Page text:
Headaches can be classified as either primary or secondary(1). The main differentiation is that secondary headaches are caused by an underlying structural or organic disease.
Headaches are a common complaint and, although fairly uncommon, may be a symptom of something more serious going on. If you are at all concerned, you should see your GP for further guidance.
Should you experience any of the “red flag” symptoms listed below, please visit your local Accident and Emergency department:
• Sudden, severe headaches that persist or increase in intensity over 24 hours.
• Sudden, very severe headache, worse than any headache ever experienced.
• Chronic or severe headache that begins after 50 years old.
• Headaches that are accompanied by memory loss, confusion, changes in speech or vision or loss of strength or numbness/tingling in arms or legs.
• Headaches after head injury, especially if also drowsy.
• Headache accompanied by fever, neck stiffness nausea and vomiting.
• Headache that increases with coughing or straining.
• Headache associated with fever, redness in the eye or personality changes.
1 The International Classification of headaches Disorders (2nd edition) Cephalalgia 2004; 24 Suppl 1: 1-160);
The most common subtypes of primary headaches are given below. This is only a very general description and should not be considered a replacement for a full medical examination. Furthermore, we do not purport to treat all the conditions listed.
Cervicogenic Headaches – discomfort is often felt unilaterally or bilaterally behind the eye, forehead or base of skull. There is not commonly any sensitivity to light or sound. Tend to occur, at varying frequency, during the day and only last a few hours. Certain activities and posture can worsen the headache, including sustained head position or external pressure over the cervical spine or occipital region. Chiropractic has been proven to be an effective treatment for cervicogenic headaches(1).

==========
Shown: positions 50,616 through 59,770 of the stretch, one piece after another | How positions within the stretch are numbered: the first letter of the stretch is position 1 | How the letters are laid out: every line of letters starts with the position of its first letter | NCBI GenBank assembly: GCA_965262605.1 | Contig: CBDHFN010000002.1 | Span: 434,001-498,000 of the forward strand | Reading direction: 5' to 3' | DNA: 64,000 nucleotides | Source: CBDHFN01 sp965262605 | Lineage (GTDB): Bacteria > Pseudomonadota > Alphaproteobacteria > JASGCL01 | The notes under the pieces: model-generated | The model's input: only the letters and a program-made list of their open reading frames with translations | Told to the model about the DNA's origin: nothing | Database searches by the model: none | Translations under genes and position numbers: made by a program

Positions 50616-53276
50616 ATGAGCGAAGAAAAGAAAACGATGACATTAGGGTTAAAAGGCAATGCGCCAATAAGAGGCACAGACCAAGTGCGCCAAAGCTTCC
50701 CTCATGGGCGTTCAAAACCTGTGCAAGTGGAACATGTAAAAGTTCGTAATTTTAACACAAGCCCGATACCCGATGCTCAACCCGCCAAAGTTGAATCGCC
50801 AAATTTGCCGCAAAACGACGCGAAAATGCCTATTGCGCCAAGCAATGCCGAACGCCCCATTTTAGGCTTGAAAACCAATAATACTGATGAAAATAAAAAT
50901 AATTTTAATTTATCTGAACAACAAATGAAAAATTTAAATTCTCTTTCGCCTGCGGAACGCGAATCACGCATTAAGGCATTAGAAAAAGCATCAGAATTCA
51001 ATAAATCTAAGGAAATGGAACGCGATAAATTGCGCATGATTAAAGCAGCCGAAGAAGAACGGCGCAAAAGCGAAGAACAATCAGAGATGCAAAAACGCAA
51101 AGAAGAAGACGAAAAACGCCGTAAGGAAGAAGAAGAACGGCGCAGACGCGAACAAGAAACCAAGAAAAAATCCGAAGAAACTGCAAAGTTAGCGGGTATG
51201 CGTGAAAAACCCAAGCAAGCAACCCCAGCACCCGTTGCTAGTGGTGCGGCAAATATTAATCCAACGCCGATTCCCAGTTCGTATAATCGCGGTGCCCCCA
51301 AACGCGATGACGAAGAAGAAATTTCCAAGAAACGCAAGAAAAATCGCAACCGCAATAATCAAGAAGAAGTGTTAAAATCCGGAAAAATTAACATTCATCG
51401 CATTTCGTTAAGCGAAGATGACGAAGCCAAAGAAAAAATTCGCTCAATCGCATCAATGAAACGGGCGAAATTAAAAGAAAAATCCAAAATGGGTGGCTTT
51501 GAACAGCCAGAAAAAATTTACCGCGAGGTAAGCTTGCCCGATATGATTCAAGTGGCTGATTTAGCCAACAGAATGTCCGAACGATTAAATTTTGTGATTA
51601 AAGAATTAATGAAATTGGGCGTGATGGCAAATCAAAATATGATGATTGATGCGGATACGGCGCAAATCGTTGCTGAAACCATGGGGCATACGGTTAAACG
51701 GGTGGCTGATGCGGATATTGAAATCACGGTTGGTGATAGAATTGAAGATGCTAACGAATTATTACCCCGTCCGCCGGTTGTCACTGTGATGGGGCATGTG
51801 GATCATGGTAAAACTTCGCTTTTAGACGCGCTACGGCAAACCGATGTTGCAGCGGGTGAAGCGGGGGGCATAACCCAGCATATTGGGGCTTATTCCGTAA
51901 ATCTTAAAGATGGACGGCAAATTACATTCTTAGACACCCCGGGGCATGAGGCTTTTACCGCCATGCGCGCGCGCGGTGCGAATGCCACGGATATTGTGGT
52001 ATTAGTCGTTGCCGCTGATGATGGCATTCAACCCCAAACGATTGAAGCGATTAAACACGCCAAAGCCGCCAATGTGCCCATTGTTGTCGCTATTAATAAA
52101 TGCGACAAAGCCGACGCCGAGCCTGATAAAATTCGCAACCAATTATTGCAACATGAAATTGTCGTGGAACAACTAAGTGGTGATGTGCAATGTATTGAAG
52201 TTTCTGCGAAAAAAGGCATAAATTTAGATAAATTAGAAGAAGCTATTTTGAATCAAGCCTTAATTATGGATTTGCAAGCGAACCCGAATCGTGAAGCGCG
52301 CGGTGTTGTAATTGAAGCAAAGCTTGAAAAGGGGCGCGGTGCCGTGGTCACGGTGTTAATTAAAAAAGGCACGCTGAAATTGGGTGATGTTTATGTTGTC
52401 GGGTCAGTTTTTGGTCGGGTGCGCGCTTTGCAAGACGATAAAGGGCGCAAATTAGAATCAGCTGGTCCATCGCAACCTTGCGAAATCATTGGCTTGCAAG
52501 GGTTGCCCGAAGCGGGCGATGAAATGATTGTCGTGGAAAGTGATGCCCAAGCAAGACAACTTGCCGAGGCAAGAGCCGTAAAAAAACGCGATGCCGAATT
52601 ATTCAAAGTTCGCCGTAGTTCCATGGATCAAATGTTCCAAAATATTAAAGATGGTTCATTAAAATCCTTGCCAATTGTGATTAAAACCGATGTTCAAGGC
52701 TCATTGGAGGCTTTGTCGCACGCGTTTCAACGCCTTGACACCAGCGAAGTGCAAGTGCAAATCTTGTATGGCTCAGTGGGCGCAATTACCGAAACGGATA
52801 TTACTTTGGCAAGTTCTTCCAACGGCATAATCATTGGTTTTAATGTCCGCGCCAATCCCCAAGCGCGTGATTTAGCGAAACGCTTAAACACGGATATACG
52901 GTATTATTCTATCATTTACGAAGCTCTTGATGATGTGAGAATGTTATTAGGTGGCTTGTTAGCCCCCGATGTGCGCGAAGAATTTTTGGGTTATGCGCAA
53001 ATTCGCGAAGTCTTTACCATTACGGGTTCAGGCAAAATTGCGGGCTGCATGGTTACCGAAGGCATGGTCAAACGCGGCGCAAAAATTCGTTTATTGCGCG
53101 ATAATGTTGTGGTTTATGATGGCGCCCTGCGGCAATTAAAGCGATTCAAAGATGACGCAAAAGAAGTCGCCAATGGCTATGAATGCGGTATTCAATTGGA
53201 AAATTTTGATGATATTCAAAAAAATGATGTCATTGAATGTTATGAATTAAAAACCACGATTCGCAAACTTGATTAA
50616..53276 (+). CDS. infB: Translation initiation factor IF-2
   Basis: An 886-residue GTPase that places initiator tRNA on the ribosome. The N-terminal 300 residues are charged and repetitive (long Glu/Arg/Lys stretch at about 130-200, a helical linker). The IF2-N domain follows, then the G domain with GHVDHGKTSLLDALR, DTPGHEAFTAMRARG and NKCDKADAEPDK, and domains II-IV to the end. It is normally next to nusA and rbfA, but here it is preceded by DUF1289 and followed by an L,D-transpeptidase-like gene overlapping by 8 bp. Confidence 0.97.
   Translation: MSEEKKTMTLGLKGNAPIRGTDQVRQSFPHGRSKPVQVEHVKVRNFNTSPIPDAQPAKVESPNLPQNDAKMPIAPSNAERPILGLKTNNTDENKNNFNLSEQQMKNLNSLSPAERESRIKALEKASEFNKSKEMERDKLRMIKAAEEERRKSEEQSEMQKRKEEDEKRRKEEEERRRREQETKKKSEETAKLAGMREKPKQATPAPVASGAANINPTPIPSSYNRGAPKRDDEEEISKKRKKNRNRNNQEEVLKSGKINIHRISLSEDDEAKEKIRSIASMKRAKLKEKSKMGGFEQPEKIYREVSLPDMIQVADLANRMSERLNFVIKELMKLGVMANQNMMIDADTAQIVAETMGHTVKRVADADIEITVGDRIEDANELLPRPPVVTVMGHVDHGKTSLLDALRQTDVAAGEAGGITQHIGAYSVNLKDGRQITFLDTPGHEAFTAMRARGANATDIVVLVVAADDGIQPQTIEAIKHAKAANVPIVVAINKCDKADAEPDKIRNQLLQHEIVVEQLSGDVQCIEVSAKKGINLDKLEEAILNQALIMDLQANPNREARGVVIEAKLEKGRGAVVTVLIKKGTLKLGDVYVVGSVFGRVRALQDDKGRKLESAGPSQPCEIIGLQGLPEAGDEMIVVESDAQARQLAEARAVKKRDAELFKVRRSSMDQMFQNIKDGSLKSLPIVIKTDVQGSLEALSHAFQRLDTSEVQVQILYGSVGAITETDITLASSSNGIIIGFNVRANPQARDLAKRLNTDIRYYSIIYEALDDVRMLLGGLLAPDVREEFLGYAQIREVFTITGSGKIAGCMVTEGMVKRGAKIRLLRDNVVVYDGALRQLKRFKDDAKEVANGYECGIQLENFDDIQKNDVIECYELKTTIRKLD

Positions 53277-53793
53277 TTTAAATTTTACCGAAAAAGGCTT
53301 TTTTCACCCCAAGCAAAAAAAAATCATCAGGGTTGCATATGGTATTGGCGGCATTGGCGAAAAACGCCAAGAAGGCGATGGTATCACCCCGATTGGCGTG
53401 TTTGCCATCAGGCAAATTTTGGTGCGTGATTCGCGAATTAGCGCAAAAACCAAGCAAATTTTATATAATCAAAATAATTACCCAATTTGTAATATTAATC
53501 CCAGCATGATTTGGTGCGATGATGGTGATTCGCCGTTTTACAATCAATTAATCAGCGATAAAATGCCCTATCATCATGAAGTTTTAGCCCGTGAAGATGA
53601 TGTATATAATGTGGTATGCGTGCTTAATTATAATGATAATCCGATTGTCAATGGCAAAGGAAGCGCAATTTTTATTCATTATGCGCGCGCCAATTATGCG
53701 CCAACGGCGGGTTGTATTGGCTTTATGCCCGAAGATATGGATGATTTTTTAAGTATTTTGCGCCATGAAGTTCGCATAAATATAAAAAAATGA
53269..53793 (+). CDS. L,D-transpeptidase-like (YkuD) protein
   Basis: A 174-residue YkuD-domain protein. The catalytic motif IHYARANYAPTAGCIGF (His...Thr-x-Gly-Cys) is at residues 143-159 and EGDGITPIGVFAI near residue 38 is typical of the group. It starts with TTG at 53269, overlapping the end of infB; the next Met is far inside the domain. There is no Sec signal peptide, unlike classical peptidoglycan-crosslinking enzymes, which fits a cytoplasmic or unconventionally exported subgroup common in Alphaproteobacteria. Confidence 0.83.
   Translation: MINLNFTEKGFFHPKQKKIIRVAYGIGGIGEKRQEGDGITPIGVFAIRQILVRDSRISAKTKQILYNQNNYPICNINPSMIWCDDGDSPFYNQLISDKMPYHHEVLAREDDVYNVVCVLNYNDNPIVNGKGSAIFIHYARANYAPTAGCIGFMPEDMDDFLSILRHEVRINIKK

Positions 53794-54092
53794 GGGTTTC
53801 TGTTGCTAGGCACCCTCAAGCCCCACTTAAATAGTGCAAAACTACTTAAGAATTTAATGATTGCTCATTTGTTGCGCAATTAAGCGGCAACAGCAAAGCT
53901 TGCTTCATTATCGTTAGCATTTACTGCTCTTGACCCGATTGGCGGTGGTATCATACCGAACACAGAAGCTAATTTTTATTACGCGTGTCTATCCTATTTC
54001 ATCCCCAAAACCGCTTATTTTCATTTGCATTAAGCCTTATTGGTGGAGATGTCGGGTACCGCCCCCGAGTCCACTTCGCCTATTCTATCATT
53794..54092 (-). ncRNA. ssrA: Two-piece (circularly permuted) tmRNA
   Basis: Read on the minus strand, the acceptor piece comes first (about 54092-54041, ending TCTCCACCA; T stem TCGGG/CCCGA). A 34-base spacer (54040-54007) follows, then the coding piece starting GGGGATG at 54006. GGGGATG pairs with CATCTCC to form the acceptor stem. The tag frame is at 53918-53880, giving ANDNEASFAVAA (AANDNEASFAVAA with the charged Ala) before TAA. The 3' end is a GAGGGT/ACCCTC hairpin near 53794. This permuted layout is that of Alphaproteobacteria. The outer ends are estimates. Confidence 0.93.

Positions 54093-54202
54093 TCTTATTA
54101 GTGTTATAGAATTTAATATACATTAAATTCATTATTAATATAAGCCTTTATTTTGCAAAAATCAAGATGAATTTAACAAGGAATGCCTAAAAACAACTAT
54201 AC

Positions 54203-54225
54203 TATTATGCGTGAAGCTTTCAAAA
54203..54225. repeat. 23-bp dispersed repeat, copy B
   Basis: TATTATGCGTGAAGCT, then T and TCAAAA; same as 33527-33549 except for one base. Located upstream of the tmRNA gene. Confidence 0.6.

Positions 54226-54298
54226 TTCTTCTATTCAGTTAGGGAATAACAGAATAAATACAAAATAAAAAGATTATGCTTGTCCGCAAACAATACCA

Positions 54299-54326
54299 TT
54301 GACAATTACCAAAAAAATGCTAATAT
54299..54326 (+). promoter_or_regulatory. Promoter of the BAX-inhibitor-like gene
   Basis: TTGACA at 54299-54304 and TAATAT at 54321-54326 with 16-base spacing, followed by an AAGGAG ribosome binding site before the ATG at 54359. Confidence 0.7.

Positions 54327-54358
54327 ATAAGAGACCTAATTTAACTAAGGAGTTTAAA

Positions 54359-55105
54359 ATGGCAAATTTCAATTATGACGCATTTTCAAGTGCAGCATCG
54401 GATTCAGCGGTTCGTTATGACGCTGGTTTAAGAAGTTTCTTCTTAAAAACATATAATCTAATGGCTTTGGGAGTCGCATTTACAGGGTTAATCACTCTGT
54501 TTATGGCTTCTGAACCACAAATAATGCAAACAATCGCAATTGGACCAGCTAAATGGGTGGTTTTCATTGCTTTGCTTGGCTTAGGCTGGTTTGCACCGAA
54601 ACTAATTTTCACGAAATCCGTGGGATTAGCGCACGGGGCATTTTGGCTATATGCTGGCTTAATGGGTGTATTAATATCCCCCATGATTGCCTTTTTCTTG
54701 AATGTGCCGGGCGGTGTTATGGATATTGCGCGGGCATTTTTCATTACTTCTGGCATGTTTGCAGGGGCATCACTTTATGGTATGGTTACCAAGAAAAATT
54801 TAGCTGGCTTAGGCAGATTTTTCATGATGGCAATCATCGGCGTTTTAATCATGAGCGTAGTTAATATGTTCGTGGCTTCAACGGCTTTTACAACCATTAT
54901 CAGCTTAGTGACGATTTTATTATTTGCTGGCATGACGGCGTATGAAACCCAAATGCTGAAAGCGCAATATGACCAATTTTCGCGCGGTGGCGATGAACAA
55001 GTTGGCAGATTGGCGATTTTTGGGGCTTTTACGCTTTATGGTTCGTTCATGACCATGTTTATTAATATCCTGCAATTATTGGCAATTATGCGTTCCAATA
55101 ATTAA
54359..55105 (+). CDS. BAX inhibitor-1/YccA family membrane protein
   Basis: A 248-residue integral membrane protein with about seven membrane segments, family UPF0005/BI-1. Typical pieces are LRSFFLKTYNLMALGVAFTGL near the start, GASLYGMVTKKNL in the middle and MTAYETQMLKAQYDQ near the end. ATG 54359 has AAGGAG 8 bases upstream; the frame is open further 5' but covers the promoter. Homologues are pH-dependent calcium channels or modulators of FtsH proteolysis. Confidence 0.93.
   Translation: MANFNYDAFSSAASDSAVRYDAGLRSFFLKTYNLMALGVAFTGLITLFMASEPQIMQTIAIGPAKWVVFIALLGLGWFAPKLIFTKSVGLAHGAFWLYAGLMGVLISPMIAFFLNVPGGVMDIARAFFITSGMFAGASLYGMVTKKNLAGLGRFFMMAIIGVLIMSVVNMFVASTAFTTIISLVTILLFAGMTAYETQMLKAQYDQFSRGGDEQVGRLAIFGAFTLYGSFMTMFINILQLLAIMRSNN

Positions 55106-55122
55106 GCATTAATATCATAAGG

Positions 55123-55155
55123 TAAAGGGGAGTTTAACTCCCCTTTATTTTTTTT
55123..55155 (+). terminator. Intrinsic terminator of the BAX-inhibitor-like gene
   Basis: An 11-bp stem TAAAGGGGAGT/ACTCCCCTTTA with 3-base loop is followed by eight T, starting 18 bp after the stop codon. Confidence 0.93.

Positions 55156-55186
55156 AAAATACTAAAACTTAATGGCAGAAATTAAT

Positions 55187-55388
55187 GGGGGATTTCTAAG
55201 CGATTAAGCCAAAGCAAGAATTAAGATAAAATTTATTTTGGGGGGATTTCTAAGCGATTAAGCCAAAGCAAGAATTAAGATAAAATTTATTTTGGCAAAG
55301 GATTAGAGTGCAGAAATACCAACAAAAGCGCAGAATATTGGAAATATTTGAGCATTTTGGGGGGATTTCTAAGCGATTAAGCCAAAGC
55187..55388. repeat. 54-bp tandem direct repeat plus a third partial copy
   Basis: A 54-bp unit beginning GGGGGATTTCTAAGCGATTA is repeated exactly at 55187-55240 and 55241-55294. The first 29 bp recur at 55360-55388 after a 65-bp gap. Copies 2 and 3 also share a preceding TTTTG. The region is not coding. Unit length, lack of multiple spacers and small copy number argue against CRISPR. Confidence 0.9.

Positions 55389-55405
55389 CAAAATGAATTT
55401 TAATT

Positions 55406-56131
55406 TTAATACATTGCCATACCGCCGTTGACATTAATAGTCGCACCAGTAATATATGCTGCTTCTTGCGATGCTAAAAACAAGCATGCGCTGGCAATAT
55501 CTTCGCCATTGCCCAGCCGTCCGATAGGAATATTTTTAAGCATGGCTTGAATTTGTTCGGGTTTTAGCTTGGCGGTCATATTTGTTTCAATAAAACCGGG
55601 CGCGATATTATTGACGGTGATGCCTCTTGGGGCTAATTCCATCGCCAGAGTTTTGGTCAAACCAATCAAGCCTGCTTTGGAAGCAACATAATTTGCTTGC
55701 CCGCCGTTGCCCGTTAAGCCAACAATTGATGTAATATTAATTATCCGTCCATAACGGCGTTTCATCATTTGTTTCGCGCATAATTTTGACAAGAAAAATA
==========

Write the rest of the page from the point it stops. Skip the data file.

Tension Type Headache – often described as a tight cap or band around the head and can last hours. This type of headache is mild-moderate in intensity, bilateral in location and does not worsen with routine physical activity. Chiropractic has been proven to be an effective treatment for cervicogenic headaches(1)
Migraine without Aura – commonly described as a one sided throbbing sensation over the eye and temple region. This can be accompanied by light and sound sensitivity and can last a few hours a day. Chiropractic has been proven to be an effective treatment for migraines(1), to read more please click here.
Migraine with Aura – same as a migraine but is accompanied by proceeding symptoms such a flashing lights, increased smell or light sensitivity, etc. Chiropractic has been proven to be an effective treatment for migraines(1).
Cluster Headaches – very extreme sharp pain which can be described as ‘knife-like’. This may be accompanied by eye tearing, facial flushing (reddening), runny nose, etc. and they may last from minutes to hours.
1. Bronfort-G et al 2004: Non invasive physical treatments for chronic/recurrent headache (review). Cochrane Database of Systematic Reviews 2004 issue 3.
(The list of conditions given above and subsequent explanations are intended as a general guide and should not be considered a replacement for a full medical examination. Furthermore, we do not purport to treat all the conditions listed. Should you wish to discuss any of these conditions with our chiropractors, please do not hesitate to contact us).